PHYS16 - Lecture 6x

Report
PHYS16 – Lecture 6
Fox Trot by Bill Amend
Motion
Ch. 4 Motion in 2D
Announcements
• TA help sessions
– Sat 4-6 pm in Merrill 116
– Sun 7-10 pm in Merrill 116
– If there is a room change then the TAs will leave a
note on the door
• Assignment #2 due on Monday
• Clarification from last time
– Velocity magnitude and direction
– ay=-9.8 m/s2, g=9.8 m/s2
Motion
• Ch. 2 Motion in 1D
– Position, Velocity, and Acceleration
– Free Fall
• Ch. 4 Motion in 2D
– Projectile Motion
– Relative Motion
Motion pre-question
• You want to catapult 0.5 kg rocks 0.35 km. You
set the catapult to the angle that will give you
the maximum distance (ignoring air
resistance). What is the initial speed you have
to throw the rocks at?
A) 59 m/s
B) 19 m/s
C) 1.9 m/s
D) None of the above
Motion pre-question
• A girl is rollerblading at 8 m/s and overtakes a boy
rollerblading at 5 m/s. Before she overtakes him
the boy throws a ball back to her at 12 m/s
relative to him. What is the speed of the ball
relative to the girl?
A)
B)
C)
D)
E)
(8 + 5 + 12) m/s
(8 – 5 – 12) m/s
(8 + 5 – 12) m/s
(8 – 5 + 12) m/s
(-8 + 5 + 12) m/s
Projectile Motion
Projectile Motion
• Object under both free fall in the vertical
direction and a horizontal component
• Path or trajectory is a parabola
http://img.sparknotes.com/content/testprep/bookimgs/sat2/physics/0012/projectile.gif
2D Kinematic Equations
I.
v xf  v xi  a x t
II. x f  x i  v xi t 
III. v
2
xf
I.
ax
t
2
2
 v  2 a ( x f  xi )
2
xi
II.
v yf  v yi  a y t
y f  y i  v yi t 
III. v
2
yf
ay
t
2
2
 v  2a ( y f  yi )
2
yi
Examples – Catapulting rocks
• I launch a rock with an initial speed of 5 m/s
and at an angle of 30 degrees. What is it’s
maximum height?
• How far will it go?
xi  yi  0
ax  0
ay  g
v iy  v i sin ( ) v ix  v i cos ( )

y max  v i sin ( ) 2 g
2
2
x max  v i sin ( 2 ) g
2
Challenge Question
• I want to shoot a tin can. The tin can is
suspended above the ground and it drops
when the bullet is fired. Where should I aim
my gun?
http://physics.ucr.edu/~wudka/Physics7/Notes_www/img149.gif
Relative Motion
Relative Motion – Math
• Relative motion – motion of a frame that an
object is moving in
• Motion of object in frame is just equal to
object’s motion
• Motion of object out of frame is equal to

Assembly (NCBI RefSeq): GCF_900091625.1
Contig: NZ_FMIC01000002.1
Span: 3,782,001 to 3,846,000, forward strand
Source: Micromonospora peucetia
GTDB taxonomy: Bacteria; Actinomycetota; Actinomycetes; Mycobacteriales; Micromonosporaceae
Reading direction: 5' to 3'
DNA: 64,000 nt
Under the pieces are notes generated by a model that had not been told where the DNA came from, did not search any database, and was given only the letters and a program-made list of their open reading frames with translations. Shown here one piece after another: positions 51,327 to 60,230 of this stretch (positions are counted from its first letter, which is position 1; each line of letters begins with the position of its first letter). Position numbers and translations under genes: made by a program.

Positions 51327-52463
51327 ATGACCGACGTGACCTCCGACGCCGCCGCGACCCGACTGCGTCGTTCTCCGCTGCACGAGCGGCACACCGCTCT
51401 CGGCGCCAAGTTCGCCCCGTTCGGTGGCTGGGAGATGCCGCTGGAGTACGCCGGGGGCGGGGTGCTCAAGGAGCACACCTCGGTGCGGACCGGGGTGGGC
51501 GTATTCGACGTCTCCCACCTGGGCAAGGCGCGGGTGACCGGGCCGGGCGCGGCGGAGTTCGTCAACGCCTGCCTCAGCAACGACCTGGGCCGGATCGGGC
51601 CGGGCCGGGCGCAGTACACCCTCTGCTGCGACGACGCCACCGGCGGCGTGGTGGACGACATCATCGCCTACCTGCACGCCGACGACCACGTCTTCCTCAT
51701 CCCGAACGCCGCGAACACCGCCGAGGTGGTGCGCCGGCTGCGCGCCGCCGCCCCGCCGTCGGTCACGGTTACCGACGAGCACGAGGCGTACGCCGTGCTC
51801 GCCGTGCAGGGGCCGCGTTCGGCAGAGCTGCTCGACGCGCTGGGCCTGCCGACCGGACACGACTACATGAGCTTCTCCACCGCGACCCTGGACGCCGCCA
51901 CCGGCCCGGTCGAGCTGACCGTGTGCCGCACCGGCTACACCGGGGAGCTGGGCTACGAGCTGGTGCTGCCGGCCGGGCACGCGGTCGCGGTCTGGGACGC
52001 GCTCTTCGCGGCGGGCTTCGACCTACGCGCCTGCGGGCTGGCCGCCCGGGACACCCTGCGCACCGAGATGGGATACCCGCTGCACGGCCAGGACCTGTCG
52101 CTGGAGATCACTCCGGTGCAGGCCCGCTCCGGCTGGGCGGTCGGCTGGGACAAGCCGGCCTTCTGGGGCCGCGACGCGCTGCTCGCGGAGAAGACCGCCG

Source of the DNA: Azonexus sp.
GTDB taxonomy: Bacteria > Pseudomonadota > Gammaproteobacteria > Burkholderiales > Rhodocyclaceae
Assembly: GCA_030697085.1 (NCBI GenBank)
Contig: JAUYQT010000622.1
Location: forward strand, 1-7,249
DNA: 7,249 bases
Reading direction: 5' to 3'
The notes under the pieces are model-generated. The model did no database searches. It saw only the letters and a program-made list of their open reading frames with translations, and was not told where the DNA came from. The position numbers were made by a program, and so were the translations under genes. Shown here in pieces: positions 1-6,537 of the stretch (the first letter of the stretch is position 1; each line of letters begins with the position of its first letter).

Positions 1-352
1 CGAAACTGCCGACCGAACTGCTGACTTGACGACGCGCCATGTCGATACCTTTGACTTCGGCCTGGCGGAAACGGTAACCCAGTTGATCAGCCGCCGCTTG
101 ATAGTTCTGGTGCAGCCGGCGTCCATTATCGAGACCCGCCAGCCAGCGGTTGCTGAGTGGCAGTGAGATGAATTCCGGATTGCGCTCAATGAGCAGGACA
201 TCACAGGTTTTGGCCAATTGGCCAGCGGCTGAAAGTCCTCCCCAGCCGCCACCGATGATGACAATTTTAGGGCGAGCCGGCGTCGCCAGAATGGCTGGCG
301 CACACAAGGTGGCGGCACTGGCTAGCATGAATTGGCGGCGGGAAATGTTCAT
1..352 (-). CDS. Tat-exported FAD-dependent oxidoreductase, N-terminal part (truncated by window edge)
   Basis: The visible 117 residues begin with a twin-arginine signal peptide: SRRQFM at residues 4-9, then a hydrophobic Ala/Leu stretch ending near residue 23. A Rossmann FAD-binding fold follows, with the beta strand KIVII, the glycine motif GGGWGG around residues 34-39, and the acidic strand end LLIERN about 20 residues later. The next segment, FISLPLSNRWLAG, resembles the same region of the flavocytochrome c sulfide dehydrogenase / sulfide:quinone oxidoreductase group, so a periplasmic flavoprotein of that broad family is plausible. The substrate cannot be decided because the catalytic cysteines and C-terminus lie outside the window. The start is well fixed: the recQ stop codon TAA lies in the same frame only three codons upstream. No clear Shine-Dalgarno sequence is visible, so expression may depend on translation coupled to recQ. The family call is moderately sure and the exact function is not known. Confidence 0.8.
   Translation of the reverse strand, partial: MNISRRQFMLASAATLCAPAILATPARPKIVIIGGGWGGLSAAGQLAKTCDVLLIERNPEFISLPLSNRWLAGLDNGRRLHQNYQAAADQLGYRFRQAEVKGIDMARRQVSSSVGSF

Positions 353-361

object’s motion + frame motion



v outsidefra me  v object  v frame
Relative Motion – Walkway at Airport
• Alice is running at 2 m/s in the airport and the
moving walkway is at 3 m/s. What is Alice’s
speed to an outside observer?
– vout,A = vobj,A + vframe,A = 2 + 3 = 5 m/s
• Bob is running at 6 m/s not on the walkway.
What is Alice’s speed relative to Bob?
– vobj,A = vout,A – vframe,B = 5 – 6 = -1 m/s
Relative Motion – River Problem
• A river has a current of 3 m/s. A boat pointed
straight across the river with a speed of 4 m/s
appears from the shore to have a velocity of
what value?
4 m/s
3 m/s
Relative Motion – River Problem
• A river has a current of 3 m/s. A boat pointed
straight across the river with a speed of 4 m/s
appears from the shore to have a velocity of
what value?
– 5 m/s at an angle of 40 degrees from the shore
Relative Motion – Bucket Problem
• A bucket is left out in the rain. The rain is
coming down at 5 m/s. If a crosswind starts to
blow at 2 m/s, will the bucket fill faster or
slower?
5 m/s
Original rain
5 m/s
Same Rate!
Scenario #1
Scenario #2
Wind at
2 m/s
Relative Motion – Run or Walk in Rain?
• Is it better to run or walk in the rain?
Relative Motion – Run or Walk in Rain?
• Is it better to run or walk in the rain?
– Assume rain is coming straight down at 1 m/s
– If you run at 2 m/s, what does the rain look like in
your frame?
• looks like coming at you instead of straight down
– If you just look at surface area of body getting
wet, does walking or running hit less surface area?
• Walking
– If you look at how many rain drops hit you, does
walking or running have less total rain drops?
• Running because you reach your destination sooner
Motion post-question
• If a 0.50 kg ball is launched straight up and is given an
initial velocity of 15 m/s, what will be the velocity of
the ball on the way back down at the launch point?
(Note: assume air resistance is negligible and that
g=9.8 m/s2.)
A) It is the same as when it was launched.
B) It is dependent on initial velocity.
C) It is dependent on the acceleration constant.
D) It is dependent on the angle it was shot at.
E) None of the above
Motion post-question
• If a 0.50 kg ping-pong ball and a 2.0 kg tennis
ball are dropped from 2 m, ignoring air
resistance, which ball will hit the ground first?
(g=9.8 m/s2.)
A) The ping-pong ball
B) The tennis ball
C) Both hit at the same time
D) None of the above
http://www.sz-wholesale.com/uploadFiles/upimg9%5CPU-tennis-balls_172249.jpg
Motion post-question
• You want to catapult 0.5 kg rocks 0.35 km. You
set the catapult to the angle that will give you
the maximum distance (ignoring air
resistance). What is the initial speed you have
to throw the rocks at?
A) 59 m/s
B) 19 m/s
C) 1.9 m/s
D) None of the above
Motion post-question
• A girl is rollerblading at 8 m/s and overtakes a boy
rollerblading at 5 m/s. Before she overtakes him
the boy throws a ball back to her at 12 m/s
relative to him. What is the speed of the ball
relative to the girl?
A)
B)
C)
D)
E)
(8 + 5 + 12) m/s
(8 – 5 – 12) m/s
(8 + 5 – 12) m/s
(8 – 5 + 12) m/s
(-8 + 5 + 12) m/s
Conclusions
• Describe Motion
– Use vectors (both magnitude and direction)
– Displacement -> Velocity -> Acceleration
(take derivatives)
• Constant acceleration – use kinematic equations
– Free fall
– Cars
– Projectile motion – for 2D separate into x and y
• Relative Motion

similar documents